To investigate further properties of impd-transfected, p53-inducible cells, we expanded colonies derived from Ind-8 cells transfected with the hamster IMPD cDNA and selected under p53-inducing conditions (45 μM ZnCl2; Lines tI-1, tI-3, tI-5). To identify effects specific for impd transfection, we also derived control cell clones from Ind-8 cells transfected with vector DNA and selected in the absence of zinc (tC-2 and tC-4). The impd transfectants expressed a new 2.8-kb mRNA detected by Northern blot analysis with an IMPD-specific nucleic acid probe (see Figure Figure6,6, “trans”). The larger size of this mRNA is thought to arise from altered processing of the hamster IMPD message because of its construction with heterologous expression elements. Immunoblot analyses of protein extracts for impd transfectants indicate increased IMPD expression both in the presence and absence of zinc (Figure (Figure3).3). In some impd transfectants the level of IMPD protein decreases upon p53 induction (Figure (Figure3,3, tI-1) as in control vector transfectants (Figure (Figure3,3, tC-4). However, for all examined impd transfectants, IMPD protein maintains a level greater than that of vector transfectants under noninducing conditions (tI-1, 270% more; tI-3, 20% more).
To evaluate whether increased IMPD protein in impd transfectants conferred increased IMPD activity, we examined their resistance to mycophenolic acid (MPA), a potent and specific inhibitor of the enzyme (Lee et al., 1985 ; Allison et al., 1993 ). This method of evaluation has the advantage over cell extract assays of providing an in vivo measure of IMPD function. Previous workers have shown that increased cellular IMPD activity confers resistance to growth arrest by MPA (Ullman, 1983 ; Collart and Huberman, 1987 ; Hodges et al., 1989 ; Lightfoot and Snyder, 1994 ). Consistent with their increased expression of IMPD protein, impd transfectants show greater resistance to MPA than control vector transfectants (Figure (Figure4).4). Line tI-1, which exhibits the higher level of IMPD protein expression (compare Figure Figure3),3), exhibits greater resistance in the absence of p53 induction (Figure (Figure4,4, 0 μM zinc). For line tI-3, which exhibits only a modest increase in IMPD protein, increased resistance is only manifest upon p53 induction (Figure (Figure4,4, compare closed squares in 0 μM zinc and 75 μM zinc panels). This finding is entirely consistent with the fact that the greatest difference in IMPD expression noted between line tI-3 and control vector transfectants is under p53-inducing conditions when the control cells show increased sensitivity to MPA, a predicted consequence of p53-dependent IMPD repression (Figure (Figure4,4, compare open circles in 0 μM zinc versus 75 μM zinc).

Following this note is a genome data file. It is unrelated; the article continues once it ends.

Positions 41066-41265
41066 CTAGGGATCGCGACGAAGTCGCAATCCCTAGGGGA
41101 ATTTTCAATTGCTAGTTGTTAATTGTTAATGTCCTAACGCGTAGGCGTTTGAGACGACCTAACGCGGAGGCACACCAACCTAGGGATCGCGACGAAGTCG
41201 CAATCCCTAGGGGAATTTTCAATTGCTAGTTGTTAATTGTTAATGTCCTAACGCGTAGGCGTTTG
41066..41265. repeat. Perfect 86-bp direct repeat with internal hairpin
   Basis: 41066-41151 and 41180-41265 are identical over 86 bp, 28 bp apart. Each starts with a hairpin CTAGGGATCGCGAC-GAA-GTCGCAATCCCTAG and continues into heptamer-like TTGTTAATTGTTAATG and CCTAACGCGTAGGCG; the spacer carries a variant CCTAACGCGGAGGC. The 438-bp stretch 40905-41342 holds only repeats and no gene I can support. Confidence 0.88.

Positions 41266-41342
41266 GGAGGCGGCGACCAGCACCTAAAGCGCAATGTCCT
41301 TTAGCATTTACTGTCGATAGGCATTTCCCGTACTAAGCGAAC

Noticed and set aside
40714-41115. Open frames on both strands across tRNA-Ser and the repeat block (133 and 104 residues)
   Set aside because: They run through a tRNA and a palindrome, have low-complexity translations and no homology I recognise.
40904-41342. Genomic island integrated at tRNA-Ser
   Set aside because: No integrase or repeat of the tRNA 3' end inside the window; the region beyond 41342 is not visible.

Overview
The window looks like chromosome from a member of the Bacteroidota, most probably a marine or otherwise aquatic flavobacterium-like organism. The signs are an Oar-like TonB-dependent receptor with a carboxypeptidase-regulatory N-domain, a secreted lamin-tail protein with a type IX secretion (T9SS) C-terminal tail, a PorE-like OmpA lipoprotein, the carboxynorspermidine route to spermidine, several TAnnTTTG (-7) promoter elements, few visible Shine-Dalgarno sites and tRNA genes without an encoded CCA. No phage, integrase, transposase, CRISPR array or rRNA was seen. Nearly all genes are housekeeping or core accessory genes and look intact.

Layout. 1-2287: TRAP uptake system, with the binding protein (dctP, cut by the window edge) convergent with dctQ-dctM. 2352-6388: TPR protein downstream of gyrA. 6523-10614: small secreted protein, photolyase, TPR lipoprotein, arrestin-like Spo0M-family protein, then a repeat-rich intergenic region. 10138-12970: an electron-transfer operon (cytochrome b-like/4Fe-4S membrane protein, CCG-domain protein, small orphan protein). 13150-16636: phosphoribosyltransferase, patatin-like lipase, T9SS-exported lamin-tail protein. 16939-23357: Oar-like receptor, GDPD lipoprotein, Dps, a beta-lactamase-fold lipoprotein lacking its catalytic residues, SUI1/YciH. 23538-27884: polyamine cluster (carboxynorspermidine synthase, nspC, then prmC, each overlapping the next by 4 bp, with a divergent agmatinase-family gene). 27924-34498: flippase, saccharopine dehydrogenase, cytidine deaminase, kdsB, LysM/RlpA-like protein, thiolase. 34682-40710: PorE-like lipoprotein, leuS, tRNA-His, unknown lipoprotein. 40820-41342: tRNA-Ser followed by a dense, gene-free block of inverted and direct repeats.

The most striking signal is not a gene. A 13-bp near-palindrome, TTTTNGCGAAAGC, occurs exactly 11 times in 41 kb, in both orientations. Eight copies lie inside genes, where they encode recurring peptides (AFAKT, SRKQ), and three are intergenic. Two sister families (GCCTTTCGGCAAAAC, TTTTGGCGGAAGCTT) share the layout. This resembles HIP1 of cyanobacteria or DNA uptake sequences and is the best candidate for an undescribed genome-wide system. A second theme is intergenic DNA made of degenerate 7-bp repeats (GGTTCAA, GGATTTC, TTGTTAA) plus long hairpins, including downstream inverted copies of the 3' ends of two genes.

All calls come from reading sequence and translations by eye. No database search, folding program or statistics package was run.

As a final evaluation of the effect of constitutive IMPD expression on p53-dependent growth suppression, we compared the growth response of clonally derived impd transfectants and control vector transfectants to p53 induction. As shown in Figure Figure5,5, whereas vector transfectant cells retain the property of p53-dependent growth suppression in the presence of zinc, all examined impd transfectant cell clones show a decreased response, with two clones (tI-3 and tI-5) exhibiting complete loss of zinc-dependent growth suppression. In contrast, under noninducing conditions, the doubling time of impd transfectants is not significantly different than that of control vector transfectants (see Figure Figure5,5, inset table), even though under this condition the total level of cellular IMPD in some impd transfectants is maximal owing to greater expression of endogenous IMPD in the absence of p53 induction (Figure (Figure3,3, compare lane tI1–0 to tI1-zinc). Like the observation described earlier, that iMPD gene transfer did not enhance colony formation by p53-null control cells, this result further illustrates the point that the growth-enhancing effect of constitutive IMPD expression is restricted to cells undergoing p53-dependent growth suppression.